Luciano-Queiroz via Shutterstock

Our Campaigns

Protecting Forests

Goal: Save wildlife and stabilize the climate by protecting forests from deforestation.

To protect species and biodiversity, we must protect the world’s forests. Doing so will help stabilize our climate. We’re doing our part by engaging the American public and urging U.S. companies to choose sustainability. For instance, we’re urging Cargill and other U.S. agricultural companies operating in the tropics to adopt zero-deforestation plans, and we’re urging U.S. tissue companies to include recycled paper products in their paper towels, toilet paper and tissues. We’re also engaging the public to oppose administrative proposals to weaken protections for the wildest, roadless parts of the Tongass and other national forests.

  • <h4>ENDANGERING WILDLIFE</h4><h5>Tropical forest destruction drives out the orangutans, elephants, jaguars and other threatened or endangered animals that live in the forests.</h5><em>Chem7 via Flickr / CC-BY-2.0, frontpage via Shutterstock</em>
  • <h4>FORESTS AND GLOBAL WARMING</h4><h5>The Canadian boreal forest, covering more than 1 billion acres, removes enough carbon dioxide each year to offset the emissions of 24 million cars.</h5><em>Matt Zimmerman via flickr /cc-by-2.0, NASA's Ocean Melting Greenland Mission</em>
  • <h4>U.S. COMPANIES CAN LEAD</h4><h5>U.S. agricultural companies such as Cargill should commit to zero deforestation in tropical forests. Tissue brands such as Bounty and Charmin should include post-consumer recycled paper in their products, or can choose alternative fibers such as wheat straw.</h5><em>Rich Carey via Shutterstock</em>
  • <h4>THINGS ARE CHANGING</h4><h5>In the last 5 years 74 percent of the palm oil industry has committed to a zero deforestation policy.</h5><em>pixabay</em>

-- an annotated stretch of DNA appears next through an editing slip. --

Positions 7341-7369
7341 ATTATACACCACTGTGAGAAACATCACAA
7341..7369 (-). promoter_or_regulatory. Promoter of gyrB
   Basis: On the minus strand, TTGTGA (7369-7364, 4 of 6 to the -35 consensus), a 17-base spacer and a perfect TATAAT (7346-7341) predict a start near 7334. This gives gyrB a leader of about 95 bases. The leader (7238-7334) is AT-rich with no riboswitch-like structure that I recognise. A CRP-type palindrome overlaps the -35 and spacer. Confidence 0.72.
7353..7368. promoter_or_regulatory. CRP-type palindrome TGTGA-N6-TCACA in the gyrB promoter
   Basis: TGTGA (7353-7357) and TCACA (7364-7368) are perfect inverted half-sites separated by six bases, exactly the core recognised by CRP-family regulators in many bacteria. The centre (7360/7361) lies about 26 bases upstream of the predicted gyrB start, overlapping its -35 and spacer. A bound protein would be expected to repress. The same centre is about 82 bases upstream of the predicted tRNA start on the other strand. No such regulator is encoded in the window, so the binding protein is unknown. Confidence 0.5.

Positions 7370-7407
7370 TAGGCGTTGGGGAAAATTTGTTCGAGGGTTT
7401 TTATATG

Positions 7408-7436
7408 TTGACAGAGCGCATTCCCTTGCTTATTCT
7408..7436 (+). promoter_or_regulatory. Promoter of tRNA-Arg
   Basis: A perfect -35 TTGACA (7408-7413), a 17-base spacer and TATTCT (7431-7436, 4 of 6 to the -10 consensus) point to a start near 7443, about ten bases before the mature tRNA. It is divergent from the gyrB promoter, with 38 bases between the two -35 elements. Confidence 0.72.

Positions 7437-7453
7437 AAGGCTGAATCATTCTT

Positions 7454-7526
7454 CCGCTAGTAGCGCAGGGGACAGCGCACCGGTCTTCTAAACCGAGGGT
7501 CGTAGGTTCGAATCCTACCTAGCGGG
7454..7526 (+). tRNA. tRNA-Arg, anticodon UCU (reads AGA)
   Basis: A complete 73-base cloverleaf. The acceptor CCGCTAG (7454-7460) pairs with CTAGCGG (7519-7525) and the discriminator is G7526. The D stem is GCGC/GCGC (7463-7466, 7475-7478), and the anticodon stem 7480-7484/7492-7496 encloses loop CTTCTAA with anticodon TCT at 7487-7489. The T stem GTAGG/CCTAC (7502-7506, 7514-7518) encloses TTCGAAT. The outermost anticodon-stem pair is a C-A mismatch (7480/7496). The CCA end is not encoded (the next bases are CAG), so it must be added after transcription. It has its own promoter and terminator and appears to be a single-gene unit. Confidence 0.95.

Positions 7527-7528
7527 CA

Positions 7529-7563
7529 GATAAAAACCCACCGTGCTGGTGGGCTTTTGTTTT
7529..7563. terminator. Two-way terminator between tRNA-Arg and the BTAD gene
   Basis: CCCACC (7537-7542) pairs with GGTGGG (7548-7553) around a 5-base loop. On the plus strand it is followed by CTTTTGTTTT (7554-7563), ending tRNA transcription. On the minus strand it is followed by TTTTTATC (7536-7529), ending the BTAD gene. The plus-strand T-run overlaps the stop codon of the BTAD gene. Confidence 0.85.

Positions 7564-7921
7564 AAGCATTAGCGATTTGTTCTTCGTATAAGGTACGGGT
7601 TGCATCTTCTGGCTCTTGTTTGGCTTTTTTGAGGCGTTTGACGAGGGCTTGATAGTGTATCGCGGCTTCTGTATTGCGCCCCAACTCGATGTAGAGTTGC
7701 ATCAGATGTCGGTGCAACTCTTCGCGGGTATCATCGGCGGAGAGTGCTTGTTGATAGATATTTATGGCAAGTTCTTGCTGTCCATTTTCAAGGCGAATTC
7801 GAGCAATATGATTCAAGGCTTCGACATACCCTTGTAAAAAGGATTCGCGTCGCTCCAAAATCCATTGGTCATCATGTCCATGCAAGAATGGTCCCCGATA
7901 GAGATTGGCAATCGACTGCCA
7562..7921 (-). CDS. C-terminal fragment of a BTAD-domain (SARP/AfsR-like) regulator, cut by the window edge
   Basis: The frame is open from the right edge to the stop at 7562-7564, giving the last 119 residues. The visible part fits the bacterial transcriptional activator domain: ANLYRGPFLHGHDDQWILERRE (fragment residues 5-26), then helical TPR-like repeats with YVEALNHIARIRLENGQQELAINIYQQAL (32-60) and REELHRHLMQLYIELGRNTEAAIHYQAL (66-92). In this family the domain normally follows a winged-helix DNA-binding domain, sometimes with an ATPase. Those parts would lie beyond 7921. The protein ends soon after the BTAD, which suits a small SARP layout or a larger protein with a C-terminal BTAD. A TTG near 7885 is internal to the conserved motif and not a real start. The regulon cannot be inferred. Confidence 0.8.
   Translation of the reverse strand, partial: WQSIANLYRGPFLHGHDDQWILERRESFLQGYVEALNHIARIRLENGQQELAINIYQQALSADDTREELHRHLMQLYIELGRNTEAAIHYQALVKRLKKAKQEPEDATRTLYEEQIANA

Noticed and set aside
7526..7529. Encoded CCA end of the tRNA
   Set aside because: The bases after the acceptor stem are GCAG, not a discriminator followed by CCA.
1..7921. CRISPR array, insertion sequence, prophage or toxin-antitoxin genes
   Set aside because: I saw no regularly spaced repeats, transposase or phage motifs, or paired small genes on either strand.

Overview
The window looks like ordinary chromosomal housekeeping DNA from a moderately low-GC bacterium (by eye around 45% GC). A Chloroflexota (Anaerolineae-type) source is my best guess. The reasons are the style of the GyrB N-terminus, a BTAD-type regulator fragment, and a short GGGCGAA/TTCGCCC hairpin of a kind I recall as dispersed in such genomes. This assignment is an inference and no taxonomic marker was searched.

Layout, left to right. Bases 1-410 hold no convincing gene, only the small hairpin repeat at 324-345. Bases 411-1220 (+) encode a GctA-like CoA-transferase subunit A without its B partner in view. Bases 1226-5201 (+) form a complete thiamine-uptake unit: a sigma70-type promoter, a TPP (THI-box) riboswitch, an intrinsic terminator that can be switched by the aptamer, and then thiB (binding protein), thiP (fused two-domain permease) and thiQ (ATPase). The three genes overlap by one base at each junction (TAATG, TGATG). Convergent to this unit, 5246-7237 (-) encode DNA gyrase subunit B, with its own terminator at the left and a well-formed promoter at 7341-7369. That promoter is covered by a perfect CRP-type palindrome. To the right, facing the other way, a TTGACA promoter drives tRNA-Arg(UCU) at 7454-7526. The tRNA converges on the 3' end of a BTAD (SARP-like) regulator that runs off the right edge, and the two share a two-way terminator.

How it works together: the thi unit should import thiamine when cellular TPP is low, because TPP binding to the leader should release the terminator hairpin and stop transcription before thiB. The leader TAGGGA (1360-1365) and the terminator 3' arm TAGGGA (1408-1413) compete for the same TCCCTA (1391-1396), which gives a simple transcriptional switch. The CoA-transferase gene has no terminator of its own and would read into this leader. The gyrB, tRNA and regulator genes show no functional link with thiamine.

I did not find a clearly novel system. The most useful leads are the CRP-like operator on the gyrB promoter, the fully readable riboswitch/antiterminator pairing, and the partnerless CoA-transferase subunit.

The last animals of their kind

Every hour, we’re losing the equivalent of a thousand football fields of forests. We're also losing the animals that depend on these forests for their survival—including the fewer than 400 Sumatran tigers left on the planet as well as the critically endangered jaguar, orangutan and Bornean elephant.

Tropical forests and the wildlife they support are being burned to the ground or otherwise destroyed so that some of the world’s largest agricultural commodities companies can trade and sell soybeans, beef cattle and palm oil, much of it for U.S. consumption. That’s a terrible and tragic trade-off. 

Head north and it’s the same story. Lynx, caribou and billions of migratory birds thrive in the cool green shade of the Canadian boreal forest. But one million acres of trees are chopped down every year, much of it for tissue products used in the U.S. That’s a bum deal for the wildlife living there, and also for our climate. 

Here in the U.S., the good news is that the wildest, most untamed lands within our national forest system are protected by a 2001 policy called the “roadless rule,” which holds that those areas within our national forests that remain free of logging and road-building should stay that way. But now the state of Alaska has petitioned the Trump administration to exempt the Tongass forest in Alaska, America’s largest national forest, from the roadless rule. 

Forests are vital to protecting biodiversity, but they also play a critical role in stabilizing our climate

They work like the planet’s lungs, breathing in carbon dioxide and breathing out oxygen, reducing global warming and cleaning the air.

Cutting down these forests has the opposite effect. The leveled forest stops taking in carbon dioxide. And when forests are burned, as often happens in tropical areas to “clear” the land, they release back into the atmosphere the carbon they've taken in over many years.

If we want to save endangered species and slow global warming, we must stop burning and cutting down tropical forests.

Due to habitat loss, degradation and fragmentation, Bornean elephants are nearly extinct in the wild.
Bernard DUPONT via Flickr - CC-BY-SA-2.0
Commitment to zero deforestation

Companies can play an important role by choosing sustainability. 

Consider the progress in the tropical forests. 

In the past, many companies considered deforestation to be the quickest, cheapest path to profit in the palm oil, soybean, beef and other agricultural commodity industries.  

But this mindset is starting to change.

In 2012, only 5 percent of palm oil refineries had committed to zero deforestation. By 2017, after five years of action and advocacy by environmental groups, the number grew to 74 percent. The results: More of the world’s vanishing wild animals stand a fighting chance of survival. And, instead of burned and cut-down forests releasing at least 1.5 gigatons of carbon into the planet's atmosphere, this carbon has stayed in the ground. 

With similar commitments by tissue companies to protect the boreal, and with a decision to keep existing protections for U.S. national forests, we can protect wildlife and stabilize our climate.

Drag the image to view more: A cattle ranch is cut out of tropical forest in Ecuador.
credit: Dr. Morley Read via Shutterstock